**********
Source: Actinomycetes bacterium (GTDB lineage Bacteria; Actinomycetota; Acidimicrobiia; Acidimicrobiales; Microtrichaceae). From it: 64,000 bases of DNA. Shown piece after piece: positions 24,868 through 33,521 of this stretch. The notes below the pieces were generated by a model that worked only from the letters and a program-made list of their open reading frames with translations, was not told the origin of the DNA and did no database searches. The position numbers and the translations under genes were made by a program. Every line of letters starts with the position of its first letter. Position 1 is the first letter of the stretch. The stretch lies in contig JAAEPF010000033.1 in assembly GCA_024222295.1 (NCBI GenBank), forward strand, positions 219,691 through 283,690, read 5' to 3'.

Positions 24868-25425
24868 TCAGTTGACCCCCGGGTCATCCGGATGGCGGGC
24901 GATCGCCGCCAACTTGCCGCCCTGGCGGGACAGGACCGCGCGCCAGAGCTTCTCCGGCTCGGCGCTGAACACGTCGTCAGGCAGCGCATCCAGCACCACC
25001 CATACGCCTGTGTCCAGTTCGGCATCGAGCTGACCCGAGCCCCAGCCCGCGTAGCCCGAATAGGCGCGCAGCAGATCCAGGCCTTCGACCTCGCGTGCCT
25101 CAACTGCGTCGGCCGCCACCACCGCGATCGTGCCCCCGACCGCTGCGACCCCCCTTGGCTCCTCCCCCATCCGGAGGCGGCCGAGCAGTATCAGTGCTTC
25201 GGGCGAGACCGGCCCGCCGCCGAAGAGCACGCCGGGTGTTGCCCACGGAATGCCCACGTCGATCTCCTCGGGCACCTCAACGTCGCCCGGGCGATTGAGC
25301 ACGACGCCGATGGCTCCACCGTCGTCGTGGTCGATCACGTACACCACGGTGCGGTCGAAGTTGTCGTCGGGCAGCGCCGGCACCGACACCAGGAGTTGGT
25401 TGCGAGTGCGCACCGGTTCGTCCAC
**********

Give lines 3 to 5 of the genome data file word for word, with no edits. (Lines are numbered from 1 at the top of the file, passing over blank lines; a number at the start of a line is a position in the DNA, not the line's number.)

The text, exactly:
24868 TCAGTTGACCCCCGGGTCATCCGGATGGCGGGC
24901 GATCGCCGCCAACTTGCCGCCCTGGCGGGACAGGACCGCGCGCCAGAGCTTCTCCGGCTCGGCGCTGAACACGTCGTCAGGCAGCGCATCCAGCACCACC
25001 CATACGCCTGTGTCCAGTTCGGCATCGAGCTGACCCGAGCCCCAGCCCGCGTAGCCCGAATAGGCGCGCAGCAGATCCAGGCCTTCGACCTCGCGTGCCT